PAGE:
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$1.4m COVID-19 Benefits: FBI Uses ATM Cameras To Arrest 3 Young Nigerians


$1.4m COVID-19 Benefits: FBI Uses ATM Cameras To Arrest 3 Young NigeriansThree Nigerians have been arrested in the U.S for engaging in more than $1.4 million (about N580 million) unemployment COVID-19 benefits of the states of Arizona, California, North Carolina, and Maryland.

The suspects: Quazeem Owolabi Adeyinka, 20; Ayodeji Jonathan Sangode, 22; and Olamide Yusuf Bakare, who allegedly filed unemployment remunerations more than 200 times from the four states, were arrested after being caught by security cameras of Automated Teller Machines (ATM).

Read Also: Gov Dapo Abiodun’s Aide, Abidemi Rufai Arrested Over $350m COVID-19 Unemployment Fraud In US

They were nabbed last week with U.S. authorities, saying they stole over $2.6 million in bogus unemployment insurance claims.


The suspected fraudster used an address in Hyattsville, Maryland, to rake in about $1.4 million in unemployment benefits from California, Arizona, Maryland and North Carolina. At least $1.2 million of the theft was received from California’s Employment Development Department alone.

Read Also: Nigerian IT Engineer Faces 30-Year Jail Term Over $290k Unemployment Fraud In US

The trio filed about 200 unemployment claims with California’s Employment Development Department (EDD) using a single address on 75th Avenue in Hyattsville, and the department was deceived into approving 97 of the claims, according to a complaint filed by John C. Collins, a special agent with the U.S. Department of Labor.

Read Also: Suspected Fraudster Hushpuppi Denied Bail In US

Collins said the ring was jointly investigated by FBI, Department of Labor’s Office of Inspector General and state law enforcement authorities.

In the complaint filed in California, he stated;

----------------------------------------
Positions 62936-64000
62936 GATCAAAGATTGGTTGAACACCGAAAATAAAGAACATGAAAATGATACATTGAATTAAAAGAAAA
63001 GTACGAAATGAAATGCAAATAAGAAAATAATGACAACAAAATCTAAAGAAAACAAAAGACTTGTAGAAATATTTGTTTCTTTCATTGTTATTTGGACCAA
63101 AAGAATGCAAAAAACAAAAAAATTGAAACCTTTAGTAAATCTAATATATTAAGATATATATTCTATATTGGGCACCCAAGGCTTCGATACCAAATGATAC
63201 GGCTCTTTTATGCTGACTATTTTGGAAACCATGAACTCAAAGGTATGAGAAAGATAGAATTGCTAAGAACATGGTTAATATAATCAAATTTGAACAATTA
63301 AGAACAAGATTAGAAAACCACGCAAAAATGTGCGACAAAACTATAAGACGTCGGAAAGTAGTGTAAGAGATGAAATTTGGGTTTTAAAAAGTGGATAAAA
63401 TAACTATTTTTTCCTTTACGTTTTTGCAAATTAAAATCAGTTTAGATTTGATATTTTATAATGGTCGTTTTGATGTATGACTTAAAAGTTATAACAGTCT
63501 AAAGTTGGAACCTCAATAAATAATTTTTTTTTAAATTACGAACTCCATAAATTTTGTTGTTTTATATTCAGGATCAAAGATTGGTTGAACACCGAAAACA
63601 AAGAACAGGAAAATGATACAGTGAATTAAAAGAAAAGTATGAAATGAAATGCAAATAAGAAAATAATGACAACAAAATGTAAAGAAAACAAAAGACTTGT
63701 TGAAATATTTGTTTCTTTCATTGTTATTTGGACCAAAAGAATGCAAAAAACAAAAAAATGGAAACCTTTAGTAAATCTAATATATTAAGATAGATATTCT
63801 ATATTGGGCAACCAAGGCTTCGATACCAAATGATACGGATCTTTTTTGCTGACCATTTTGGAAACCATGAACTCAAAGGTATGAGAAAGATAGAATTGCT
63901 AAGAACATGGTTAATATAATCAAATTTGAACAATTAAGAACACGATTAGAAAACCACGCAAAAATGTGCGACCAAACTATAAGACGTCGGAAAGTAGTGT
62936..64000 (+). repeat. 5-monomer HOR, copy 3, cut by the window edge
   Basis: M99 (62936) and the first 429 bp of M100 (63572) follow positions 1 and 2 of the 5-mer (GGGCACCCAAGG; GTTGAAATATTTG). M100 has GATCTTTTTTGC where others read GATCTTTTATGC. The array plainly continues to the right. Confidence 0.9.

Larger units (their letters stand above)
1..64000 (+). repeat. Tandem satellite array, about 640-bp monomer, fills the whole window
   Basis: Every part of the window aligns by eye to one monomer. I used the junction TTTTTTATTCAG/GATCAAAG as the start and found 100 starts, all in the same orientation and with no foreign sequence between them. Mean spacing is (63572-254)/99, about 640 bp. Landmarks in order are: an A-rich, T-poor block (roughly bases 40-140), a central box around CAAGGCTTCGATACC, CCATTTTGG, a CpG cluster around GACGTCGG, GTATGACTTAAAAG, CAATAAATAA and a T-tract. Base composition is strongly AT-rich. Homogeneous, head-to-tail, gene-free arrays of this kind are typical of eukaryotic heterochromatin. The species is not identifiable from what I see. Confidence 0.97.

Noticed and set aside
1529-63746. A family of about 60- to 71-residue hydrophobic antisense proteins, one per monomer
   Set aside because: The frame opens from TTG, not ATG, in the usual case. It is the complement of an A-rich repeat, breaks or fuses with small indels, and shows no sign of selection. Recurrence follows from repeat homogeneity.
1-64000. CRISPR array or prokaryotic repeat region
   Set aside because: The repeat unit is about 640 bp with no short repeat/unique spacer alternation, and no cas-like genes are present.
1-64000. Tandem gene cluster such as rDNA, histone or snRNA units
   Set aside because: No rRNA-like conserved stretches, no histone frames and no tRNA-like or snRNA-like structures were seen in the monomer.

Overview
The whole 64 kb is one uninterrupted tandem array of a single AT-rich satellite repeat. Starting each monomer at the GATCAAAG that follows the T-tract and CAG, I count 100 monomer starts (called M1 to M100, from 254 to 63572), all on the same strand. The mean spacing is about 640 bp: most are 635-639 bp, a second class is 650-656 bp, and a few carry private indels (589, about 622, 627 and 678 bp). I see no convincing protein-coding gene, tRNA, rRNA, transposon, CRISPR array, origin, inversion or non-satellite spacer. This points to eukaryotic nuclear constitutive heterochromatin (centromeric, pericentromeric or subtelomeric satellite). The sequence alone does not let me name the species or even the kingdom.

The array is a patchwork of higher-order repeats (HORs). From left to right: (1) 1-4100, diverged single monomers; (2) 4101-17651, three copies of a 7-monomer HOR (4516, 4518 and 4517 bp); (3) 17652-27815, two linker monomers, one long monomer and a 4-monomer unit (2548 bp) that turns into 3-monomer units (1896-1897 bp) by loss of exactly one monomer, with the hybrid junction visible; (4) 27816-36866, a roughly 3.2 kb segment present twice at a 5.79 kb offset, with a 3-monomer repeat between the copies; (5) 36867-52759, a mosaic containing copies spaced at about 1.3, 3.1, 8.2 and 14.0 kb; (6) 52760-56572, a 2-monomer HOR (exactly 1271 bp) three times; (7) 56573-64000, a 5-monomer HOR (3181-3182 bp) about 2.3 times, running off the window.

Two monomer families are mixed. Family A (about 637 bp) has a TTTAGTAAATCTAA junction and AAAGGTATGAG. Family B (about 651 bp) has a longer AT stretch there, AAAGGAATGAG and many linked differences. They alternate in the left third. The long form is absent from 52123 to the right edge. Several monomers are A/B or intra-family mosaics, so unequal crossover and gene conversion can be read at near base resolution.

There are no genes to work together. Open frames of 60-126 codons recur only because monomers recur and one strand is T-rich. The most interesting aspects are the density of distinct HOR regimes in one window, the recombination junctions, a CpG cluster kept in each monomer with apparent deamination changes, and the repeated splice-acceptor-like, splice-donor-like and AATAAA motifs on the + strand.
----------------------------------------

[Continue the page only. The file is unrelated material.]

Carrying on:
Based on the size of the apartment, the investigation has concluded that a high number of UI applications associated with this address is unreasonable, and thus an indicator of fraudulent activity. Bank of America records show that 142 UI claim profiles using the 75th Avenue apartment address issued a total of 175 prepaid cards from the states of Arizona, California, Maryland, and North Carolina.

There were several attempts to claim bogus unemployment insurance using the same address from Hawaii, Louisiana, Massachusetts, Mississippi, Texas, Washington and West Virginia, court records say.

Read Also: Interpol Traces €500,000 COVID-19 Fraud To Nigeria

The suspects filed claims that they had lost jobs as an accountant, dance therapist, computer consultant, librarian or other occupations, and used untraceable IP addresses, the complaint said.

The funds the young men fraudulently obtained were depleted through purchases, transfers, and ATM cash withdrawals conducted in California, Florida, and Maryland, according to prosecutors. ATM withdrawals alone amounted to over $989,000.

Bank of America (BofA) records show that, on or about July 19, 2020, an individual appearing to be Adeyinka based on a comparison with his driver’s license photo, withdrew $1,000 cash using BofA-EDD debit card ending in 2312 in the name of K.K. at the Landover Hills Bank of America ATM located at 7515 Annapolis Road, Hyattsville, Maryland.

More BofA records show that, on or around July 5, 2020, an individual appearing to be Bakare based on his driver’s license photo withdrew cash using the 7990 BofA-EDD debit card at a BofA ATM located at 10200 Lake Arbor Way, Mitchellville, Maryland.

Read Also: Nigerian Man Remanded For Defrauding US Govt Of $8,000

Also, footage from Bank of America shows that Sangode’s Hyundai (MD license plate 3DS7400) was surveilled at a BofA drive-through ATM located at 3413 Kenilworth Ave, Hyattsville, Maryland.

The driver of the vehicle resembles Sangode based on a comparison using his MD driver’s license photo, the indictment says.

There were other such withdrawals at different dates in which all three individuals were identified.

Federal authorities said they observed that international scammers and con artists were taking advantage of the high volume of COVID-19 cheques being sent out to cushion the effect of the pandemic amongst Americans.

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